Sunday, September 9, 2012
Advent by James Treadwell
Having read Advent, I now want to read more about both of these legends. I typically do not read intros and authors notes because, frankly, they're not really relevant to me. I am reading a story and I don't really care what someone says about the author or the impact the story has one some community... or what the author wants to "extra point out" after you've taken the time to read his book.
When I DO read these extras, I know that I have enjoyed the book. I am in a place to read more ... often times, anything more I can get my hands on.
In this case, the author's note at the end of the book was a rewarding (and thankfully brief) read. It explained that the legend of Faust is like that of Arthur -- little solid is known, allowing for great flexibility in the telling of the story.
Advent was great. Whether you know anything about Faust / Cassandra or not, it is just great, a well-told story with vivid characters and a colorful setting.
Advent starts with a teenage Gavin who is escaping from the stifling rule of his parents' upbringing. He has a dad who seems to hate him, a mother who weakly mimics love while cowering under the heavy handed rule of her husband, and a friend - a best friend - who isn't real. As he has been told countless times by the adults in his life, who know better.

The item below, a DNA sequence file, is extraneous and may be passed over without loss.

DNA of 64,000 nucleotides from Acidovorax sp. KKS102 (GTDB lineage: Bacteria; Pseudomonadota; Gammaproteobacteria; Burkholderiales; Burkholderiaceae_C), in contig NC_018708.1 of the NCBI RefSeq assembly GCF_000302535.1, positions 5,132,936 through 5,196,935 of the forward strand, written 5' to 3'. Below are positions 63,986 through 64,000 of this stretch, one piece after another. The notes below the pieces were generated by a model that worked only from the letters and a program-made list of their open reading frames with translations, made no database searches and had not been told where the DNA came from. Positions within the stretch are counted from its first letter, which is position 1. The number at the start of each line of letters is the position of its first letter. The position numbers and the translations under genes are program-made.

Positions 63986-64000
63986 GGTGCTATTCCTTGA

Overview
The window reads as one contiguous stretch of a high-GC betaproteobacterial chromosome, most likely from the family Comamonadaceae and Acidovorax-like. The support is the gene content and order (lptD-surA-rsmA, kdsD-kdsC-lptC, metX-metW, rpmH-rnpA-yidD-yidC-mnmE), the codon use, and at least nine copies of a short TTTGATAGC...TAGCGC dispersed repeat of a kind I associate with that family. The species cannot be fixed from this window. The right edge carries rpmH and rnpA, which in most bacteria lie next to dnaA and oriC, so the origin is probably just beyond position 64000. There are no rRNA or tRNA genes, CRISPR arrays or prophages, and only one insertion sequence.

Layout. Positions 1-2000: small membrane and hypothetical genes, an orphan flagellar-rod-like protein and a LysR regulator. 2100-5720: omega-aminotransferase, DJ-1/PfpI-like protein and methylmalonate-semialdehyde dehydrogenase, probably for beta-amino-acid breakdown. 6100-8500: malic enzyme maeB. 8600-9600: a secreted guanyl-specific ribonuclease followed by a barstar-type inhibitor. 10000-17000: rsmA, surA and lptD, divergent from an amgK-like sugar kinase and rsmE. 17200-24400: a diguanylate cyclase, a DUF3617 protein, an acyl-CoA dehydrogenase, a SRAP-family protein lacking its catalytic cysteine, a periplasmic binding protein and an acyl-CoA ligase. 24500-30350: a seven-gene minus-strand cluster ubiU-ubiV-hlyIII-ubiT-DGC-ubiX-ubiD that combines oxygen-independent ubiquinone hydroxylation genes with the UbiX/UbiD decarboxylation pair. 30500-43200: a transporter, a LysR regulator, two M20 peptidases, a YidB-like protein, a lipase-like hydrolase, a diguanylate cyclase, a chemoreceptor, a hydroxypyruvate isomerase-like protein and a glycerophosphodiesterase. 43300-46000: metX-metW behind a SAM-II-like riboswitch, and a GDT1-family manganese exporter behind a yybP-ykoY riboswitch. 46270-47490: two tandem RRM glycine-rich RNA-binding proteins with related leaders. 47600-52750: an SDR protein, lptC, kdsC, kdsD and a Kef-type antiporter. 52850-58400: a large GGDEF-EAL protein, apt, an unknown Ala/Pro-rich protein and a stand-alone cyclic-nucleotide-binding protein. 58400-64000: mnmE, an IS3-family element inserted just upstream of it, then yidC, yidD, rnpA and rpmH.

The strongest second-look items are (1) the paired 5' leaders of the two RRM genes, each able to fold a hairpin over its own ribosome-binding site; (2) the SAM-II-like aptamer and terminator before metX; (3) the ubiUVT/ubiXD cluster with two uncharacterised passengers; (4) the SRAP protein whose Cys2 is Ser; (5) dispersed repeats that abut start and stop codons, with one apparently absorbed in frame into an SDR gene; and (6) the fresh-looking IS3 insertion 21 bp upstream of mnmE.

Gavin has been permitted a brief escape to his aunt's house in a small town a train-ride away, while his parents are on vacation -- largely from him. Gavin's aunt is unlike the other adults in his life - in fact, while others have assumed imaginary friends, his Auntie Gwen encouraged his visions and often asked for details -- a little too excitedly.
However, when Gavin arrives, his scatter-brained Aunt is not at the train station to pick him up. Gavin, fortunately, has made friends with Professor Hester who drives him home, around the long winding road, to his Aunt's lodge at the front of the Pandora Estate... oh, i'm sorry, Pend*ur*ra. ;)
As you can see from the above, which truly is just the very very beginning, Treadwell packs a lot into each sentence, pulling the reader into the world at Pendurra completely. The entire book occurs over the course of a weekend, or so. But rather than being weighed down with the details, Treadwell's book instead brings the world therein alive.
Treadwell is a gifted writer and I am eager to read more. I found myself often straying back to Advent, even when time did not actually permit. I savored the book and found myself with an appetite for reading again. After so many "false-starts," it was nice to find a real book-book. A book with a hearty plot, believable and endearing characters, and an intriguing story line.
It wasn't a five-star book only because it wasn't. I don't have any precise criticisms and I can't point out specific flaws. But this book wasn't the next Jonathan Strange & Mr. Norrell, though it had flavors of it. And it didn't make me rabid for more, but it almost did.
I highly recommend and I will certainly read more Treadwell.
FOUR of five stars.